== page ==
How queerbaiting came to be

By: Annika Getz

Many people in the LGBTQ+ community are familiar with the term “queerbating”, but most that I’ve spoken to aren’t aware of the history behind it.

For readers who don’t know, queerbaiting is the practice of implying certain characters in movies or television programs to be LGBTQ+ through subtext, without ever outright saying it. This is often meant to appeal to queer audiences without off-putting straight ones.

Studios try to draw in queer audiences through the promise of representation, without ever confirming it, lest they upset their homophobic audiences. This is a common practice, which has been going on since the beginning of LGBTQ+ representation.

Some popular examples of queerbaiting include: ‘Voltron’ (2016-2018), ‘Supernatural’ (2005-2020), ‘Sherlock’ (2010-present), ‘Merlin’, (2008-2012), ‘Star Wars’ 7, 8, and 9, ‘Teen Wolf’ (2011-2017), ‘Supergirl’ (2015-2020), and many many more. And while I have not seen all of these shows, the general consensus is that they each hint at queer characters/relationships, without any follow through.

But where did this practice come from? Who first had the idea to trick queer viewers into
watching purely heterosexual programs?

The answer is an entirely different, and much less harmful practice called queercoding. Queercoding is very similar to queerbaiting, the main – and most important – difference between the two, is intent and reasoning.

Queercoding began back in the mid 1900’s, and is, much like queerbaiting, the act of hinting at characters being LGBTQ+, without confirming it. The difference however, is that when characters were queercoded, it was because prohibitions of the day stopped them from being openly queer. There are, of course, no rules, present day, stopping companies from adding gay characters.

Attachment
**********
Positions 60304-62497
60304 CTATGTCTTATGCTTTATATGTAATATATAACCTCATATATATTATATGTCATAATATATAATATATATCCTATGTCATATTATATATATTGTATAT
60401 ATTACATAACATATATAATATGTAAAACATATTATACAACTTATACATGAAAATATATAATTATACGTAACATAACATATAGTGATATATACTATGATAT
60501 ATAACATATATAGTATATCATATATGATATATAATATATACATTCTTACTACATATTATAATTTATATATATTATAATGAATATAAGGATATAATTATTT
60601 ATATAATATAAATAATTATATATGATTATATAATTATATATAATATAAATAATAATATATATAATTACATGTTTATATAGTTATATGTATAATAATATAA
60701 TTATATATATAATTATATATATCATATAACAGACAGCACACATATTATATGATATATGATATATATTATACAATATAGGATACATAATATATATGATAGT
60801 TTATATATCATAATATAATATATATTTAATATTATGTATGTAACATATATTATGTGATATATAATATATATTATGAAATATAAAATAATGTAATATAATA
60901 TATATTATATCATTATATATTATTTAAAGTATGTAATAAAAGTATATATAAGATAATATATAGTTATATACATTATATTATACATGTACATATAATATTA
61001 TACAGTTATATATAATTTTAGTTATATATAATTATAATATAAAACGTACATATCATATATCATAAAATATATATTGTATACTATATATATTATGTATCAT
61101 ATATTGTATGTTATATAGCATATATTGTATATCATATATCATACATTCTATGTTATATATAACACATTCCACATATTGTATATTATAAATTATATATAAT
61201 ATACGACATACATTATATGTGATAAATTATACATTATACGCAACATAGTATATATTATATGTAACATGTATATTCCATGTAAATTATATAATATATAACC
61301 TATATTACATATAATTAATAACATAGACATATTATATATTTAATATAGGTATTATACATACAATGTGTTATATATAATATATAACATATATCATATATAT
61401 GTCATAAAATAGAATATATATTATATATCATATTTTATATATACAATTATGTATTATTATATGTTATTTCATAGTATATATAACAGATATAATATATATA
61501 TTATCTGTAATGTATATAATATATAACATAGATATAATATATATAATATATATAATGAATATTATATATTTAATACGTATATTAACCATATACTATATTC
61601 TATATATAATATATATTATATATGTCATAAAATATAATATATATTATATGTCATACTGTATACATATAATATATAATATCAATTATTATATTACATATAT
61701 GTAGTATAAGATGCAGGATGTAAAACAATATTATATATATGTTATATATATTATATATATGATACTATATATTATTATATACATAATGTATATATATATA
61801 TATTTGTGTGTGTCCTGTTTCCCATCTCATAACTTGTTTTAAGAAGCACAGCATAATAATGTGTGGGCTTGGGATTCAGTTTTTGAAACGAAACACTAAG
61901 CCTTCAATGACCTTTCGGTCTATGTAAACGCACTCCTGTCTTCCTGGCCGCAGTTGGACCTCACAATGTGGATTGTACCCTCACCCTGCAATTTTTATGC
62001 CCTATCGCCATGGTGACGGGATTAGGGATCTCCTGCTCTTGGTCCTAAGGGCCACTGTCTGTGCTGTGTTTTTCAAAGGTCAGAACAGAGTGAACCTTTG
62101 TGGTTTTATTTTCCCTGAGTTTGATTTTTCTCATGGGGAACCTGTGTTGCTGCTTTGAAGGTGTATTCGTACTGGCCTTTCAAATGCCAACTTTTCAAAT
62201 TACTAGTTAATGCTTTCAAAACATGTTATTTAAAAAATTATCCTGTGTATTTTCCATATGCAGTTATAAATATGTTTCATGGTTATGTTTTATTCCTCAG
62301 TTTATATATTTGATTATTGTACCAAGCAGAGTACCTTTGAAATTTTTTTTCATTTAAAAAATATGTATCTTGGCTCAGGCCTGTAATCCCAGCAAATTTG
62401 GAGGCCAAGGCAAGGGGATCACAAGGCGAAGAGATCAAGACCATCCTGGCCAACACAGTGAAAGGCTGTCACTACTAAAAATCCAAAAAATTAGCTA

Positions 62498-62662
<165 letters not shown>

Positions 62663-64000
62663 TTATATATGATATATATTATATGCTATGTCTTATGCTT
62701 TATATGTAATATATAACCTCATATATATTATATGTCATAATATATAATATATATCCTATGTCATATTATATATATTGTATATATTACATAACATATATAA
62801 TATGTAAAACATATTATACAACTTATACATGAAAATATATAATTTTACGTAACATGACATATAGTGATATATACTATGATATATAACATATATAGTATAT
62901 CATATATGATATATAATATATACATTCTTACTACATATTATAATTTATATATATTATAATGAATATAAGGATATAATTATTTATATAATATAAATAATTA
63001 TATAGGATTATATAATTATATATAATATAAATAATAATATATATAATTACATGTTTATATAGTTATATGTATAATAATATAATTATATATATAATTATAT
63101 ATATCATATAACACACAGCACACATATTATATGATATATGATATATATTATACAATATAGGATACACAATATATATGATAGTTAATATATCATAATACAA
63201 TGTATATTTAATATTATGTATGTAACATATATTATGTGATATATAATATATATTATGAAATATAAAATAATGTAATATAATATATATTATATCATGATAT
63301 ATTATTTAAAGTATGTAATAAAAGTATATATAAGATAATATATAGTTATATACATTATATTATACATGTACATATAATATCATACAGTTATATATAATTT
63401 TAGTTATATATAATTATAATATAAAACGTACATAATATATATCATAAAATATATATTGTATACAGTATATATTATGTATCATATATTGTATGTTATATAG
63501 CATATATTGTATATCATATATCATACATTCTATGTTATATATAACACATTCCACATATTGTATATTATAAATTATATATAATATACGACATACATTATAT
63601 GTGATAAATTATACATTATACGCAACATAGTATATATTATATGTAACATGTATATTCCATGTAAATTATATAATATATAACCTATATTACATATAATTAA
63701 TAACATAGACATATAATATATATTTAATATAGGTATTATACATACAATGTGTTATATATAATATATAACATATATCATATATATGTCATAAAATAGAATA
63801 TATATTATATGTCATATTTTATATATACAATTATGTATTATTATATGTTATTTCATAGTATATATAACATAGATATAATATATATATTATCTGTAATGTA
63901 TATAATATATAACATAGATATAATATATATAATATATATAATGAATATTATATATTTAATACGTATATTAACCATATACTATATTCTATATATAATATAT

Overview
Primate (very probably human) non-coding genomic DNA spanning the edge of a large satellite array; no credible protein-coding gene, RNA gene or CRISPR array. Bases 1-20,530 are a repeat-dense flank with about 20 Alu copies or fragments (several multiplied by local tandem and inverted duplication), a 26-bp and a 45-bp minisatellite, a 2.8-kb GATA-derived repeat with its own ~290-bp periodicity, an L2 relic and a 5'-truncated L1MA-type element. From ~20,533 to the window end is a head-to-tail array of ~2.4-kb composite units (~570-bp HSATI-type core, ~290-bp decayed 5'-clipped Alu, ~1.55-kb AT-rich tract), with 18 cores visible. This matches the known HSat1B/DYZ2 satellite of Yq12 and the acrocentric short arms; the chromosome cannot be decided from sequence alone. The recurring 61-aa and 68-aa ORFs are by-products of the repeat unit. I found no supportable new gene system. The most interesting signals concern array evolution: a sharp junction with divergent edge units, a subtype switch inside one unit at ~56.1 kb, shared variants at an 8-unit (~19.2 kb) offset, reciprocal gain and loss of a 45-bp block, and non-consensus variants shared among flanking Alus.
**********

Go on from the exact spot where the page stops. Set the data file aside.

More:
The beginning of queer representation was in the early 1900’s. Gay characters were used for comedic affect in silent films. Men dressed in more feminine outfits were used for quick, cheap jokes. Some examples of this type of portrayal include ‘Algie the Miner’ (1914) and ‘The Soiler’ (1923). This evolved into what we now call the Sissy stereotype. Gay men are portrayed as feminine, weak. This was, and is, used to enforce straight men’s masculinities.

I think Quentin Crisp, English writer and actor, said it best “There’s no sin like being a woman. When a man dresses as a woman, the audience laughs. When a woman dresses as a man, nobody laughs.” This type of portrayal was but a preview of what was to come though.

One detail which will become relevant involves the 1915 Supreme Court case of Mutual Film Corporation vs. the Industrial Commission of Ohio. It was there that it was decided that free speech did not apply to film. They said that “Because film can be used for evil, we cannot regard censorship as beyond the power of the government.”

In 1922, Hollywood was reeling over movies recently released, portraying, sex, violence, orgies, and other indecencies (there had also been some real-life scandals with many popular stars at the time). It was then that studio heads hired William H. Hays, former postmaster general, to rehabilitate the film industry.

In 1924, Hays released “The Formula”, a list of recommendations for studios to follow regarding what should and shouldn’t be their films.